CSR | Rachel Tappis, associate director of community impact at The Advisory Board Company and current Institute of CSR participant, shares why she is already excited for session two in March! (Daily, 2/19)

HOMELESSNESS | Opinion: The New York Times feature, “Room for Debate,” examines multiple approaches to tackling the issue of homelessness through the eyes of leaders and researchers in the field. Here, you can read the perspectives of each debater on how best to approach homeless services. (NYT, 2/19)

More cities have adopted a homeless policy which might seem like common sense – give homeless people housing. Proponents say it saves money over time and is more humane. Opponents call it a naive approach to a complicated problem, which also costs too much.

Is giving homeless people homes more effective and sensible than making them stay in shelters or on the street?

– The Montgomery County Planning Board unanimously voted to bring a 21-unit transitional housing project to Silver Spring, MD. (Gazette, 2/19)

– The District’s Office of GLBT Affairs (newly retitled as the Office of LGBT Affairs), the D.C. Department of Health, along with the help of a private research organization, are joining forces to conduct a comprehensive health survey that seeks to inform health advocacy initiatives geared toward the LBGT community. For the first time, data will also be collected on transgender individuals. (Daily, 1/23 and Washington Blade, 2/18)

Why LGBTQ Seniors Need a Housing Strategy of Their Own (CityLab, 2/18)

– The end of third grade is an integral benchmark for future student success in math and reading. For that reason, the Annie E. Casey Foundation and DC Action for Children’s DC KIDS COUNT project takes a look at the District’s neighborhoods where third graders made the largest gains in reading between 2007 and 2014, and the areas that saw the largest decline. (WCP, 2/19)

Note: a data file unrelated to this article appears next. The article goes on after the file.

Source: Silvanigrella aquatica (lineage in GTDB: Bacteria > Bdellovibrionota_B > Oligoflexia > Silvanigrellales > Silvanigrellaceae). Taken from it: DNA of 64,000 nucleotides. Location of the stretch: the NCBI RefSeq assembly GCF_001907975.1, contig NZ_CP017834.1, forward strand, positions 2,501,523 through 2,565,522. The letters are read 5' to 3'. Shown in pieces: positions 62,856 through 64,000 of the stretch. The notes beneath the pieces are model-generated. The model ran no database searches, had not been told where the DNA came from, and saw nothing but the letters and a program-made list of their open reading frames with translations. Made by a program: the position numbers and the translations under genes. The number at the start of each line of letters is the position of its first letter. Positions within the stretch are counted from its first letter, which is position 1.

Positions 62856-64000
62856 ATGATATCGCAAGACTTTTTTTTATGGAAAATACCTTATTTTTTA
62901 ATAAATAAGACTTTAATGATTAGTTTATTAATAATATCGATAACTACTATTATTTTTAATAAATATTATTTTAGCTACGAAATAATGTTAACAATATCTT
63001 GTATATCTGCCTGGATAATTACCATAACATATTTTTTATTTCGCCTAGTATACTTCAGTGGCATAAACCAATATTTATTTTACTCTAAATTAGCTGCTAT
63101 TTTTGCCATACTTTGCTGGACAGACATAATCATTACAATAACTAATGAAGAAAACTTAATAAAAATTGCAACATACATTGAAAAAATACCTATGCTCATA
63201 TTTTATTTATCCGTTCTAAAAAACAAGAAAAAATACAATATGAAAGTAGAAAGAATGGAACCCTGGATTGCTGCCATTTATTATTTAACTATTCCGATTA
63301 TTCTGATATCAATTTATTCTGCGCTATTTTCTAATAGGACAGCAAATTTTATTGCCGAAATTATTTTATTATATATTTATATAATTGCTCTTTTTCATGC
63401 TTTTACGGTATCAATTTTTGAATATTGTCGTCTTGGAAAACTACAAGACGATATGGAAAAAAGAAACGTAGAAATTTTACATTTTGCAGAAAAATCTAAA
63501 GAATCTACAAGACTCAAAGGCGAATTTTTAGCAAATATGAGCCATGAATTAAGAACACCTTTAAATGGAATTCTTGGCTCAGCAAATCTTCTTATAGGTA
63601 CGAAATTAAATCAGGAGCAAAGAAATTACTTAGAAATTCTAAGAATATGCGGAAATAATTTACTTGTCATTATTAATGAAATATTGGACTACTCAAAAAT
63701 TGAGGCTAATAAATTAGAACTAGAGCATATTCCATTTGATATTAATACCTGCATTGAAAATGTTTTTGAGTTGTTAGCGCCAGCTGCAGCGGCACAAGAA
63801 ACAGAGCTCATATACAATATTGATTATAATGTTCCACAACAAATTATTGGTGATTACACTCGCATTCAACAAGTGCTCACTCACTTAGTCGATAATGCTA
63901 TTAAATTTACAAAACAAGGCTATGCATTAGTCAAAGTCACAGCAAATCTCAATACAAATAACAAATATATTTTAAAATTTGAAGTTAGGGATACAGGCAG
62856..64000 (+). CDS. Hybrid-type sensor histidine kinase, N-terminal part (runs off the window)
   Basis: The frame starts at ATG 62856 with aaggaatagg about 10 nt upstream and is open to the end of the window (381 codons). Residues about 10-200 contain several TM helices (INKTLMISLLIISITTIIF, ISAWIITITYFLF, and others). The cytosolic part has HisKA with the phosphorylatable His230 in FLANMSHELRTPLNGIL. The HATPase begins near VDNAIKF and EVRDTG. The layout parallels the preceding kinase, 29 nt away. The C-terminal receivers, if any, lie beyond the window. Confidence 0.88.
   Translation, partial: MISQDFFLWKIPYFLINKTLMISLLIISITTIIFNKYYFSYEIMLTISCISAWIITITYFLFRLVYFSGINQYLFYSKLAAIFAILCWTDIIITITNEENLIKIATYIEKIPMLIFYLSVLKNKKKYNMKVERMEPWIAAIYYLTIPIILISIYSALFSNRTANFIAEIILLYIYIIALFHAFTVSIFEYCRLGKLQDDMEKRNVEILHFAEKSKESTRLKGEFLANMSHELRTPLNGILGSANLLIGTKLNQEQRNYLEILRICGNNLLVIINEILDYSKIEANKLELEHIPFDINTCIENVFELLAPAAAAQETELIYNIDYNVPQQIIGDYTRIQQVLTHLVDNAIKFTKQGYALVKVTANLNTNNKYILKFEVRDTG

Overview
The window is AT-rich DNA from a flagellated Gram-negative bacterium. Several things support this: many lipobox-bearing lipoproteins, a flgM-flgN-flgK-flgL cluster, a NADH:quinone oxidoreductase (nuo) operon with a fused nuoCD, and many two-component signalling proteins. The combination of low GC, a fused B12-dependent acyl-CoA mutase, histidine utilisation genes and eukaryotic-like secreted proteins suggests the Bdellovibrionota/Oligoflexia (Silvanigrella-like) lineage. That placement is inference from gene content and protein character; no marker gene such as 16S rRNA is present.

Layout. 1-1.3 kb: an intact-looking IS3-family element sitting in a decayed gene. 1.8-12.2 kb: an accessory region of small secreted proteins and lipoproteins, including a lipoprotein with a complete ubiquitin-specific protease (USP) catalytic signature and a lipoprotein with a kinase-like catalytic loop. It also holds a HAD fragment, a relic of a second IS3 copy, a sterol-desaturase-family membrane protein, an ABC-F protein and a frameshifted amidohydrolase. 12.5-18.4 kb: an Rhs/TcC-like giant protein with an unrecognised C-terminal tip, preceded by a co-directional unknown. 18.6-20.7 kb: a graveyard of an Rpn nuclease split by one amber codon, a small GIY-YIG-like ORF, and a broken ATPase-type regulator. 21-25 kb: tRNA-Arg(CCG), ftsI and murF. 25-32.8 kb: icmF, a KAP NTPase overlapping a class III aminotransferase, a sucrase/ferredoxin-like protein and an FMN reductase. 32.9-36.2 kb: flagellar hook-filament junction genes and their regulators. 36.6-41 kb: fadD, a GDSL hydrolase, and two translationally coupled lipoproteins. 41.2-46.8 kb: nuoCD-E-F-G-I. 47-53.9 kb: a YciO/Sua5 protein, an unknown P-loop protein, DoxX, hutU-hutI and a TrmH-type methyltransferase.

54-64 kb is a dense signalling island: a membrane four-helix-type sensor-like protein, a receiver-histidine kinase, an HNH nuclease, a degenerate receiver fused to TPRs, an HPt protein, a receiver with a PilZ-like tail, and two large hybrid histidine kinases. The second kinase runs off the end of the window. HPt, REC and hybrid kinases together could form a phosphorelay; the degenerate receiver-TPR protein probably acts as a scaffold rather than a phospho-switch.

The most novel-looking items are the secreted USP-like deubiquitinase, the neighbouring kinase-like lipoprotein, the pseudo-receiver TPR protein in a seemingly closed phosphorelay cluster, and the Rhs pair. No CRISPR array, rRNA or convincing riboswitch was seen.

– Nation’s high school graduation rate ticks up for second year in a row (WaPo, 2/12) You can also see the 2012 graduation rates for the region.

PHILANTHROPY/NONPROFITS | Grantmakers for Effective Organizations has released their new digital publication, Strengthening Nonprofit Capacity, with guidance for funders on how to design an impactful approach customized to their grantees. (GEO, 2/5)

The Academy Awards are coming up! Someone has sifted through each of this year’s nominations to find out what’s worth watching so you don’t have to. Or maybe you should just watch them all. It’ll be far too cold to go outside anytime soon anyway!

– Ciara

Exploring the Business of Corporate Social Responsibility

by Rachel Tappis
Associate Director of Community Impact
The Advisory Board Company

When I received my acceptance to the 2015 class of the Institute for Corporate Social Responsibility, I was thrilled. Incredible guest speakers, classmates from well-known companies, compelling and substantial subject matter, all led by highly-respected faculty members? Sign me up!

CSR program managers often work in small teams, and it’s rare that fellow employees outside of our departments truly understand the challenges we’re charged with in our roles. The opportunity to spend eight full days over a year immersed in the theory behind what we do, and to come away with practical, applicable steps to heighten our impact, is a luxury I was eagerly anticipating.